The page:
Electrify Glassy-Winged Sharpshooter Research
By Marcia Wood
September 8, 2003
The word "wired" has
taken on new meaning in California research about a grapevine enemy called the
glassy-winged sharpshooter. Agricultural
Research Service research entomologist Elaine A. Backus is attaching thin,
gold wires to the backs of these half-inch-long insects. She's also wiring
grapevines, growing in pots in her laboratory.
The little leafhopping insects complete the circuit for the low-level
current when they puncture the grapevines with their tube-like mouth parts, to
suck the plants' sap. The result? Backus can zero in on the minute-by-minute
action of these attacks.
Glassy-winged sharpshooters can transmit a deadly plant bacterium,
Xylella fastidiosa, into plants during feeding. This microbe can live in
the sharpshooter's gut without harming the insect. But when Xylella
moves from a sharpshooter into a plant, the bacterium can form colonies, or
clusters, that may eventually shut off the flow of water in the hapless
grapevines. Severely infected vines usually die within a year or two after
Backus is analyzing the patterns of electrical waves, somewhat like
electrocardiograms, that her instruments record as the sharpshooters feed
hungrily. From these charts, Backus intends to piece together new clues about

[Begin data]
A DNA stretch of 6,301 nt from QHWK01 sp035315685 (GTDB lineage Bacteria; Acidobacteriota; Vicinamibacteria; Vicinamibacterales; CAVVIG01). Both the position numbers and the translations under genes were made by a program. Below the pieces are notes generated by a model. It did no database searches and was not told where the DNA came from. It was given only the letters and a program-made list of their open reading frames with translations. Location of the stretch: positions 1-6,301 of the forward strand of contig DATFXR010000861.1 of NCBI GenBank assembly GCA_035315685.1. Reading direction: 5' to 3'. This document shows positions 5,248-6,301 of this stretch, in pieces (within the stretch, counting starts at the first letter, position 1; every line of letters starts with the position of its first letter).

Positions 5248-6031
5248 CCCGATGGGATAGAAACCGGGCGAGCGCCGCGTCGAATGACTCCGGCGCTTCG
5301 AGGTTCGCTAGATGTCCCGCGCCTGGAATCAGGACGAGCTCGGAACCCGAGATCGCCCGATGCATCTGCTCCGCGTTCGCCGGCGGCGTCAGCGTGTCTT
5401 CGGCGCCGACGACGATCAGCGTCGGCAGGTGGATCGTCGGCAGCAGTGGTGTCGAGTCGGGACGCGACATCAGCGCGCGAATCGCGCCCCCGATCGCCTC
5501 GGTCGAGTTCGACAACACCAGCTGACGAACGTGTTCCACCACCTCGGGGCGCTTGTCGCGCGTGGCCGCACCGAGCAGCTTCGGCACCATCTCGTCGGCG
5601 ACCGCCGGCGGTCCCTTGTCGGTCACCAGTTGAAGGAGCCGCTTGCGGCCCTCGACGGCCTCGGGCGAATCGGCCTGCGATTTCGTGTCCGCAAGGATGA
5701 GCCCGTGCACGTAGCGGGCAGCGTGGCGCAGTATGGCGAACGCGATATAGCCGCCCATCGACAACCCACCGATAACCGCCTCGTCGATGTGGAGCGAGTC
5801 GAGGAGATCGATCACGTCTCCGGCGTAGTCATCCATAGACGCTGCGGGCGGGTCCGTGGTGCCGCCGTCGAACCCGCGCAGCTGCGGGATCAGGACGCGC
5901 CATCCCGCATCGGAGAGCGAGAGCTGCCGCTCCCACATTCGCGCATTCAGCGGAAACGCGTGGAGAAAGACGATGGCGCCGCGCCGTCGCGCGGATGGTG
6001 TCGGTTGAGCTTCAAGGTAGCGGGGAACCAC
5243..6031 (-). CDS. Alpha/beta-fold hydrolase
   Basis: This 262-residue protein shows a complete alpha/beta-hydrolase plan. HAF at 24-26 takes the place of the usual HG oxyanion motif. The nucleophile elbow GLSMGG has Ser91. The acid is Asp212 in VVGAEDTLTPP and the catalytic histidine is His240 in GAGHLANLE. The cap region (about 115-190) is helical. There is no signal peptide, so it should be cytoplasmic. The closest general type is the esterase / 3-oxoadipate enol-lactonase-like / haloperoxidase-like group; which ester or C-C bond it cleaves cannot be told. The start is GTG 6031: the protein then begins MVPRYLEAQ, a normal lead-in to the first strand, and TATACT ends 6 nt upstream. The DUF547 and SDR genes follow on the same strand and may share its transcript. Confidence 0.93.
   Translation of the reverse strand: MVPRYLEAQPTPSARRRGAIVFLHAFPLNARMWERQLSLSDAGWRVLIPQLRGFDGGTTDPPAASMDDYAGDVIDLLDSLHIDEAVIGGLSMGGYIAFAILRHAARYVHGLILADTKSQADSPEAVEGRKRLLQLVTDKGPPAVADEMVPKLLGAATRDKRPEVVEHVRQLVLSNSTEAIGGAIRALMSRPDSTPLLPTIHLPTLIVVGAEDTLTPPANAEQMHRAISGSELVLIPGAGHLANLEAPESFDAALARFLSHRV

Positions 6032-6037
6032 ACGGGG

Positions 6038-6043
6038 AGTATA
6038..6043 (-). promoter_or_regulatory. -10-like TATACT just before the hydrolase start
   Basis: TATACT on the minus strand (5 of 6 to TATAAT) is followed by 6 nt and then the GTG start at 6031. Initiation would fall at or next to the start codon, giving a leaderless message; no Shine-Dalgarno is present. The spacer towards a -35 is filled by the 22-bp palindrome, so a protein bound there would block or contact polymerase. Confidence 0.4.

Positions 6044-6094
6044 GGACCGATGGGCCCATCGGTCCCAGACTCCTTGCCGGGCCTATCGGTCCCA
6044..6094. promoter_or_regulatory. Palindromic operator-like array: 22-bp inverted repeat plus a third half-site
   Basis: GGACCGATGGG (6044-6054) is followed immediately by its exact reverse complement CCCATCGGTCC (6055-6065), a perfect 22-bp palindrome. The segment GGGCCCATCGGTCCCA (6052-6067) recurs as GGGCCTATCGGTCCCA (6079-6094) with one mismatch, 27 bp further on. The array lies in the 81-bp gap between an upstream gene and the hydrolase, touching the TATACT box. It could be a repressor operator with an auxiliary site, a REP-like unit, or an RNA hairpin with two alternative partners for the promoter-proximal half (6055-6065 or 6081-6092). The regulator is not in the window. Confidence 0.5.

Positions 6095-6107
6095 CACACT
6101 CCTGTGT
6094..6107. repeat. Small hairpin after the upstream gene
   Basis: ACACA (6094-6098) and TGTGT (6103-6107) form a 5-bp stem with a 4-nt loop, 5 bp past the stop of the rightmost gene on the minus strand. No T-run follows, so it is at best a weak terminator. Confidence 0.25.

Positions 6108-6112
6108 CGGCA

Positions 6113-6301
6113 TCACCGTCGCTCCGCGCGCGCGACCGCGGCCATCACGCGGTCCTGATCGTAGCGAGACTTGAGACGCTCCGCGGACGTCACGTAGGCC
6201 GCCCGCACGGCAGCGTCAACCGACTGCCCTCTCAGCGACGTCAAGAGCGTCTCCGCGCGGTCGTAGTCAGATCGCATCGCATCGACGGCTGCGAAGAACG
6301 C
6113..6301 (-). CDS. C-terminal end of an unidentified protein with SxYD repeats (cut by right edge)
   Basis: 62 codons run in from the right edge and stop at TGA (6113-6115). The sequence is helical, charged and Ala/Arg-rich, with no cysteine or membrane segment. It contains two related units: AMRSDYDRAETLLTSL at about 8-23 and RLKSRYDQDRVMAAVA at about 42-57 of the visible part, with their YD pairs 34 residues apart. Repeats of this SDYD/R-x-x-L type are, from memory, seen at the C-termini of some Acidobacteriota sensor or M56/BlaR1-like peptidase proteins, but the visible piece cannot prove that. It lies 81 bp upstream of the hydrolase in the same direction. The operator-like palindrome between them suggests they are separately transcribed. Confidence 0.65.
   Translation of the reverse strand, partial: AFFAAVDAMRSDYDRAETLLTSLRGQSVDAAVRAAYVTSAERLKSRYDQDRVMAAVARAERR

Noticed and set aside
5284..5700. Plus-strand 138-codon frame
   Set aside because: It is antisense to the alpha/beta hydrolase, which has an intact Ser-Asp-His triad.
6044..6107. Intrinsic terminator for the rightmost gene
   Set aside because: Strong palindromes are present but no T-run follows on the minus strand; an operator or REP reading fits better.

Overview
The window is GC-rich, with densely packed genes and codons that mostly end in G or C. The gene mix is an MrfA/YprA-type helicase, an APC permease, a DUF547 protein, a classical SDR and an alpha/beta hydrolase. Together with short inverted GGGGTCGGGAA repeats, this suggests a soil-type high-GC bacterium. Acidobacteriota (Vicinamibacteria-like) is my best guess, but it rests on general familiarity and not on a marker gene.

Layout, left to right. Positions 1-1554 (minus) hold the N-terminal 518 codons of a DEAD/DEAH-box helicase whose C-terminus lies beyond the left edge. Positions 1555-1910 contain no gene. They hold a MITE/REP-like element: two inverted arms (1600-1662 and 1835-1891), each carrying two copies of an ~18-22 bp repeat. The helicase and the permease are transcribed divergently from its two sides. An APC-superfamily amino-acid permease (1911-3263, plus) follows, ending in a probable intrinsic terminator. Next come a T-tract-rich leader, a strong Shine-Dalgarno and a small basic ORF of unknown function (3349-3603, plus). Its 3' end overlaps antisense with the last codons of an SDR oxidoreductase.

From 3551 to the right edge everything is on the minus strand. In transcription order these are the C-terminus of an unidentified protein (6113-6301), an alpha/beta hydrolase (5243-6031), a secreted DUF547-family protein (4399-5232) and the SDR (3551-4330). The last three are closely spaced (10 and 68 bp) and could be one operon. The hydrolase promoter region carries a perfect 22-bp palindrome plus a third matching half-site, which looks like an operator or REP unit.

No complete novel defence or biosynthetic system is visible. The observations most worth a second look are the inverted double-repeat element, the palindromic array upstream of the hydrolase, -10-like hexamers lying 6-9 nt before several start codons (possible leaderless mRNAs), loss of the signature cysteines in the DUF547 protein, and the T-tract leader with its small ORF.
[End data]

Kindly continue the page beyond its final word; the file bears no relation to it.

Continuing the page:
exactly when, how, and how quickly the Xylella microbes in the insect's
gut get dislodged and shuttled into the vine.
She also plans to use her electrical system to develop a method for easily
pinpointing superior grapevines that are resistant to the insect and bacterium.
When X. fastidiosa attacks grapevines, the infection that results is
known as Pierce's disease. Southern California winegrape vineyards were hit
hard with this disease in the 1990s soon after the sharpshooter first appeared
in the state.
Backus is based at the ARS San Joaquin
Valley Agricultural Sciences Center in Parlier, near Fresno. An article in
the September 2003
issue of the monthly magazine Agricultural Research tells more about her
investigations and those of her Parlier colleagues.
ARS is the U.S. Department of
Agriculture's chief scientific research agency.